Claudia Hammond presents the history of psychology series which examines the work of the people who have changed our understanding of the human mind. This week she interviews Carol Dweck, who identified that individuals tend towards a fixed or a growth mindset regarding what they can learn and achieve. She also showed that a fixed mindset can be changed, and that once people adopt a growth mindset, they can achieve more.
Claudia visits a UK primary school where growth mindset is part of the curriculum, and sees how children who don’t like maths soon change their attitude at a summer camp in California, once they’re shown that getting the wrong answer actually makes their brains grow more than getting the right answer.
She hears more about Dweck and her work from colleagues Greg Walton and Jo Boaler at Stanford University, and executive head Dame Alison Peacock at the Wroxham Primary School.
Another new episode, on “BF Skinner and Superstition in the Pigeon,” airs today. This episode is described:
Claudia Hammond presents the history of psychology series which examines the work of the people who have changed our understanding of the human mind. This week she explores the legacy of BF Skinner and Behaviourism. One of the most famous psychologists of the 20th century, by applying to human learning the theory he developed through animal studies, he became one of the most controversial.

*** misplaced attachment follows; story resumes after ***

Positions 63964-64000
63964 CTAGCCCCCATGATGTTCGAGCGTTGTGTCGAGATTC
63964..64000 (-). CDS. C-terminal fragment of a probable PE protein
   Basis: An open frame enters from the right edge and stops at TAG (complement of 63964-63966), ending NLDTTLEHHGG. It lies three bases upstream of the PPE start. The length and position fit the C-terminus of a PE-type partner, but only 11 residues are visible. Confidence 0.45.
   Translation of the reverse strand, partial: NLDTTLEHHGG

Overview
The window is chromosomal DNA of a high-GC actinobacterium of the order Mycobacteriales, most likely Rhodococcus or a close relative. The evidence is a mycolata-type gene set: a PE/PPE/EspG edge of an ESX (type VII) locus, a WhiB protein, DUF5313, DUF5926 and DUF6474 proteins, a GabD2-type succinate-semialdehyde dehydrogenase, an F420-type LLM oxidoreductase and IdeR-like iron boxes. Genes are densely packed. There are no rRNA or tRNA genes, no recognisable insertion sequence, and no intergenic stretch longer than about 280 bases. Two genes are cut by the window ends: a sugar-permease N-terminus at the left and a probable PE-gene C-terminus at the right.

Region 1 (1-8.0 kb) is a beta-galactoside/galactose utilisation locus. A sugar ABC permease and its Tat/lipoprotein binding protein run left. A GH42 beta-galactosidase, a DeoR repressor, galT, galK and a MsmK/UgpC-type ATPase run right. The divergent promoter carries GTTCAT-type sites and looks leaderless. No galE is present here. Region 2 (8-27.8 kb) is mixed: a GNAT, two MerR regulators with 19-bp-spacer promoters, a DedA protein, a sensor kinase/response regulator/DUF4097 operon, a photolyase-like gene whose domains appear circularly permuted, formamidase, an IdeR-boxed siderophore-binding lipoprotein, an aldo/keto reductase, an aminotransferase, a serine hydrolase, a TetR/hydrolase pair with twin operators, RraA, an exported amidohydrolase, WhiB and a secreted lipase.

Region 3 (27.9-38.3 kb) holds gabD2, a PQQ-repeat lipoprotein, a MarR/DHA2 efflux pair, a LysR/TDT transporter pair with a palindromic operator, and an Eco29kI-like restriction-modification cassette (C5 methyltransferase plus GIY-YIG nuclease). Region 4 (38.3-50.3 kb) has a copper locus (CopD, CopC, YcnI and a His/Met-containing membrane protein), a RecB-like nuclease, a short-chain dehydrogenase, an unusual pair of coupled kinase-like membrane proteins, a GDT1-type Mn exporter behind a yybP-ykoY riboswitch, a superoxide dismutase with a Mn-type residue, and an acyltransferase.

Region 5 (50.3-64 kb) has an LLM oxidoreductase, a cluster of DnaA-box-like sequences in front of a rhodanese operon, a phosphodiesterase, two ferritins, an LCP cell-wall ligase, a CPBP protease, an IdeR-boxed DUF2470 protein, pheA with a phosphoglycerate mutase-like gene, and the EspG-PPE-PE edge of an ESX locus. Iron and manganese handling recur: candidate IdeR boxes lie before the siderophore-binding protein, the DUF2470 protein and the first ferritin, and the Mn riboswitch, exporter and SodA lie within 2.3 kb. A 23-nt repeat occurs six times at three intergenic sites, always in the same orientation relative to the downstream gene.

Claudia is shown round his study by his daughter, Julie Vargas; remaining much as it was when he died in 1990, it is full of quirky, Heath-Robinson-type, home-made gadgets, evidence of Skinner’s practicality and ingenuity. They reveal another side to the man famous for his operant conditioning experiments with rats and pigeons, and infamous for his template for what some have described as a totalitarian state, in his book ‘Beyond Freedom and Dignity’.
Claudia also meets his younger daughter, Deborah Buzan, and explodes the myth that she was raised in one of Skinner’s experimental ‘boxes’.
She hears more about the man and his work from Richard McNally at Harvard, and Gordon Bower and Lee Ross of Stanford University.